A high bounce rate is a sign of many things that could be wrong with your website. This includes poor content, a bad user experience, and inaccessible navigation system, or a counterintuitive website design.
If you are struggling with a high bounce rate, it is crucial to know the exact reasons. Without knowing the root cause of the high bounce rate, you won’t be able to fix it. In this blog post, we are going to discuss a few possible reasons why some websites may have a high bounce rate. We’ll also share tips along the way on how you can fix the issue and lower the bounce rate to make your website more SEO-friendly.
Before we jump on to that, however, let’s start by discussing what bounce rate is and how does it impact a website’s search engine rankings.
This is how Google defines bounce rate:
“Bounce rate is single-page sessions divided by all sessions or the percentage of all sessions on your site in which users viewed only a single page and triggered only a single request to the Analytics server.”
If it is a confusing definition, here is a simpler version.
The bounce rate of a website refers to the percentage of people who land on a web page on the site and leave without clicking on any link (e.g., taking action, such as clicking on a CTA) or any other web page.
Yes. Bounce rate is important.
As we discussed in the beginning, a high bounce rate is an indication of several problems in a website — from poor website design to low-quality content.
More specifically, bounce rate is essential because:
Image source: Backlinko
Let’s jump to our main topic then.
What could be the possible reasons if your website has a high bounce rate?
Here are a few of them.
If a web page has low-quality content, that creates a significant negative impression. Consequently, users won’t feel encouraged to check out other pages on the website. This will lead to a high bounce rate.
Secondly, if the content isn’t interesting, useful, or captivating, users will also not take the desired action — for example, clicking on the call-to-action button. This will also increase the bounce rate.
When online users visit a web page, they have certain expectations from it. Most website visitors are seeking some sort of information.
If your web page does not meet their expectations — if it does not have the correct information that they’re seeking — they will leave the website without clicking on any button or web page.
Therefore, it is vital that you do two things right:
The title tag and meta description of your web page play a crucial role in setting the aforementioned expectations. If the title says something different than what the content of the web page is, it will most likely result in a high bounce rate.
For example, suppose a user searches for “buy a washing machine.” On the search engine result page, she finds your web page that has the following title: “Buy washing machine | Free shipping.”
When the user clicks and lands on the web page, she finds an article that just compares different types of washing machines. What do you think the user will do? She will most likely quit the page because the meta information wasn’t accurate.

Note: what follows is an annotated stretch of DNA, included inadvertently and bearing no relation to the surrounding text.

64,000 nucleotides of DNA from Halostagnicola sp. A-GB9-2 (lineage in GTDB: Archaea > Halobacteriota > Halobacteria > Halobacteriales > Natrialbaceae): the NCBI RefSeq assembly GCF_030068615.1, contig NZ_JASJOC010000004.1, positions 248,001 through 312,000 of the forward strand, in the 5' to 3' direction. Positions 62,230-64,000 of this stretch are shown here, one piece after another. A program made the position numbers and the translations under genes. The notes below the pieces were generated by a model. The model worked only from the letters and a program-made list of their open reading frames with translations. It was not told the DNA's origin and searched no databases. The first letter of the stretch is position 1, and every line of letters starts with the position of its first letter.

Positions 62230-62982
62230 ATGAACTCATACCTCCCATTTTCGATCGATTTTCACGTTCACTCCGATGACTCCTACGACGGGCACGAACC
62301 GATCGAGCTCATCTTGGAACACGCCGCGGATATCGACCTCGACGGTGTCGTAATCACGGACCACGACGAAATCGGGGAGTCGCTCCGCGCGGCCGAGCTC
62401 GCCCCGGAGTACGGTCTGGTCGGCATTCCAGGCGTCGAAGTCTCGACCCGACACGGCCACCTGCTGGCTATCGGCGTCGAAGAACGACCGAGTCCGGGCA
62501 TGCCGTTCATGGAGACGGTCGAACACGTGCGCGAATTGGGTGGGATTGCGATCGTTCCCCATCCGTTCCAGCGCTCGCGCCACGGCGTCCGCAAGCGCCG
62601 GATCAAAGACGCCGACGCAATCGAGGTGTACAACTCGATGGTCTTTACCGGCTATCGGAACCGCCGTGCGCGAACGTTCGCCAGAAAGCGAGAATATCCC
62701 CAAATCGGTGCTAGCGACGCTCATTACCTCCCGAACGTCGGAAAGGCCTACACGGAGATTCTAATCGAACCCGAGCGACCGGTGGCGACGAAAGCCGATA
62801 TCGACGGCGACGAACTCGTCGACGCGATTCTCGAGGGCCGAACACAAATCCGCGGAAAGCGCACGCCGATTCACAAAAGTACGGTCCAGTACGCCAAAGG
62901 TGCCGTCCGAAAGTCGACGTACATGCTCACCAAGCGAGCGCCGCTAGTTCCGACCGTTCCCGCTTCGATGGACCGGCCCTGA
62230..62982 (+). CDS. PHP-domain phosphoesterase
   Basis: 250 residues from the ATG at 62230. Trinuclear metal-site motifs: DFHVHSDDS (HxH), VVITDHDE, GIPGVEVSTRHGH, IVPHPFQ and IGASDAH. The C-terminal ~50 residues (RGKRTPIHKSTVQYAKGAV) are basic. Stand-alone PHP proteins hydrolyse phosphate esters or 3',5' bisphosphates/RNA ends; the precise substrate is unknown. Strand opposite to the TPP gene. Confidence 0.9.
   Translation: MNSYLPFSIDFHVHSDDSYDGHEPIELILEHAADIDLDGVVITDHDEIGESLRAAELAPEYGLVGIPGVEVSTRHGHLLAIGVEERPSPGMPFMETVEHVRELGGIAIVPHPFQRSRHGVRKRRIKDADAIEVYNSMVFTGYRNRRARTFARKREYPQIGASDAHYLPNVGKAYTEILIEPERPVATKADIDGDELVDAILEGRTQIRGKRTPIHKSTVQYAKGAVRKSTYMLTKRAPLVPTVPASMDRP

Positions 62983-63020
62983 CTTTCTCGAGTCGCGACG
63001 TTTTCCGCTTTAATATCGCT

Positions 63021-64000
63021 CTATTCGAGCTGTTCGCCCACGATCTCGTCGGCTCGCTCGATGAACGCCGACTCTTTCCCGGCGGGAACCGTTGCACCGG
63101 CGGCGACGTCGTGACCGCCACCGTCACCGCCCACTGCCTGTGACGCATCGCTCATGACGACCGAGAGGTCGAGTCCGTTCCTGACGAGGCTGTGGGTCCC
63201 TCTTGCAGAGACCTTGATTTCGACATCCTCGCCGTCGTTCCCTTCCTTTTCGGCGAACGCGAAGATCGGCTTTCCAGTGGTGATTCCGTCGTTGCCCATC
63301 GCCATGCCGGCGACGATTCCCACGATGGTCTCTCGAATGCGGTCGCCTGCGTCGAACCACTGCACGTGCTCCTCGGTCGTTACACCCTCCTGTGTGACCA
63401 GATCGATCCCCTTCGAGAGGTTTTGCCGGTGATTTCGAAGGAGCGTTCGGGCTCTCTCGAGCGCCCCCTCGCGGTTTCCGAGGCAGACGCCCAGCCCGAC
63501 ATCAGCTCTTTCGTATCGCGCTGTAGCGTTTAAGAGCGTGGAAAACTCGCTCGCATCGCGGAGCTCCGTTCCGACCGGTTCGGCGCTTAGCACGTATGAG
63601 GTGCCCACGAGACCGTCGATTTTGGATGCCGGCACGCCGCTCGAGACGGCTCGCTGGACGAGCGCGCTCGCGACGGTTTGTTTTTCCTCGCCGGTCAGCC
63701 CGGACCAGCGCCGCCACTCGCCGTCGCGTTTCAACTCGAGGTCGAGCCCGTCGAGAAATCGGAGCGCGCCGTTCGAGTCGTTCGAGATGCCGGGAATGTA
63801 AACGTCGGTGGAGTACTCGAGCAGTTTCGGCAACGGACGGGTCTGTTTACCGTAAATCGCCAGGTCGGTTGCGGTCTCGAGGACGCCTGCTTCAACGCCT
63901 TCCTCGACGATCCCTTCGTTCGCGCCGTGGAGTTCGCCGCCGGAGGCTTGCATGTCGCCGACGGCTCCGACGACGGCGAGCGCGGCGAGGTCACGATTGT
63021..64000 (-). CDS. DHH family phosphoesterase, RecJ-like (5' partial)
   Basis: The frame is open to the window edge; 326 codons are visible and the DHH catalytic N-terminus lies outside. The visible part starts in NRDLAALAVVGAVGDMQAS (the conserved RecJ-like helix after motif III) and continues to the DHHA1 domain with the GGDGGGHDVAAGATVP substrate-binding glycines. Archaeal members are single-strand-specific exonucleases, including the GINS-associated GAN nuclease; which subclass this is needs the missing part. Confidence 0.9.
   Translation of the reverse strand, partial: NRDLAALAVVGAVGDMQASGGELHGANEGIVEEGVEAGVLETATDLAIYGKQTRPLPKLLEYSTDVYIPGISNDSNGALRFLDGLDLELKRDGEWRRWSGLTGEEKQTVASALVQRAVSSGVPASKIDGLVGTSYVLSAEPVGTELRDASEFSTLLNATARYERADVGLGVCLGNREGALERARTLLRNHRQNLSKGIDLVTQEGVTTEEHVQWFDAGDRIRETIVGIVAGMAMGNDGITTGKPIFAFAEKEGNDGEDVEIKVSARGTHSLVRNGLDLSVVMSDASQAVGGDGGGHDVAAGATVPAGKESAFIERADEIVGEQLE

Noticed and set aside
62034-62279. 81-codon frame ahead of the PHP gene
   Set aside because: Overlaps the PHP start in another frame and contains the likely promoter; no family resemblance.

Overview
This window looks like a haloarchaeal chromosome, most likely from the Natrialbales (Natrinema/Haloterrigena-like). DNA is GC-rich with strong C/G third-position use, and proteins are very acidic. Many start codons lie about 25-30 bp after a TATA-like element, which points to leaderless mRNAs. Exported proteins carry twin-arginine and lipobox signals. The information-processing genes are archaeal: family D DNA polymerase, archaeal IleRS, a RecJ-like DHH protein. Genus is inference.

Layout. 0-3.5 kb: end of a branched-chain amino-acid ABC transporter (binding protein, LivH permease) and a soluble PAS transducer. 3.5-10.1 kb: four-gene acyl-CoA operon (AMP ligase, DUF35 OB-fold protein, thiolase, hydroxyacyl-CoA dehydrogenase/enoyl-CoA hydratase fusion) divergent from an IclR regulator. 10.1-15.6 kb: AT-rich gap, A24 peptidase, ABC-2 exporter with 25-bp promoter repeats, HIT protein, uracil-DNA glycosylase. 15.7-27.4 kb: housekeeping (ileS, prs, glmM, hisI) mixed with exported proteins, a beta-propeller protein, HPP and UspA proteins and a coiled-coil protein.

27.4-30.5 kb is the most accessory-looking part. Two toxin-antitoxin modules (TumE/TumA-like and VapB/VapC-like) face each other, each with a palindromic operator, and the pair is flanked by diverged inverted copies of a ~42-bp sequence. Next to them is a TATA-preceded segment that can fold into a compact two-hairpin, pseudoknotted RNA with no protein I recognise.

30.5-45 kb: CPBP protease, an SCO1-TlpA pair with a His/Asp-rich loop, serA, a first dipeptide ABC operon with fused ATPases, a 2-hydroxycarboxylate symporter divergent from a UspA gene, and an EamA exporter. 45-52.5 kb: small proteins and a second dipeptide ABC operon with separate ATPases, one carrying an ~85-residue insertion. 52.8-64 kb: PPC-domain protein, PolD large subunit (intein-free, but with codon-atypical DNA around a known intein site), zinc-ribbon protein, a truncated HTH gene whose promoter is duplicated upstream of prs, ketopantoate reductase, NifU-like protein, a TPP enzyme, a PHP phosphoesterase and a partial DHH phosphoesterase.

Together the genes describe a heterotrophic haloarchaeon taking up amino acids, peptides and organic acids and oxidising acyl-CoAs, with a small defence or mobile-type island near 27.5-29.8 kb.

The bounce rate on a website will remain low if its website visitors also click on other web pages. One of the most common ways to find those other pages is via the main menu.
If, for some reason, the menu is accessible or poorly designed, it will create problems for users who want to browse your website. Therefore, it is important that the menu — and all the items in it — is self-explanatory, clear, familiar, and easily accessible.
Bad UI and UX will almost always lead to a significantly high bounce rate. The quality of your content won’t even matter if the website design and user experience aren’t up to par.
Take a look at the following example.
If your website looks like this, chances are that it is the poor, unpleasant, and counterintuitive website design that is causing the high bounce rate.
Online users just do not like to wait. If your web page does not load within a couple of seconds, they will just leave, resulting in a high bounce rate because they didn’t click on any web page or link.
Google analyzed approximately 11 million web pages. They found out that slow loading web pages are directly related to a high bounce rate.
Different industries may have different bounce rates. According to a study done by Custom Media Labs, here are the average bounce rates for different industries, businesses, and types of web pages.
In case you still need a number that you can target, try to keep your bounce rate less than 50 percent. GoRocketFuel did a report in which they found out that the average bounce rate — for the websites they analyzed — was between 41 to 51 percent.
When it comes to optimizing a website or a web page or making them more search engine friendly, most SEO professionals focus primarily on keywords, meta tags, and backlinks. While those are all important factors, bounce rate is also a big user engagement metric that should not be ignored.
As we explain in this article, a high bounce rate does not only have a negative impact on a website’s search engine rankings, but it also indicates several problems that a website may have. By closely monitoring bounce rate over time and for different pages, you can identify low-quality content, improve your overall web page design, create a better website navigation system, and address your readers’ concerns and problems in a much more effective way.
By addressing the bounce rate problem, you are also fixing several other issues that your website may have. As a direct and indirect result of it, your website will be in a better position to serve its audience well and rank higher in the SERPs.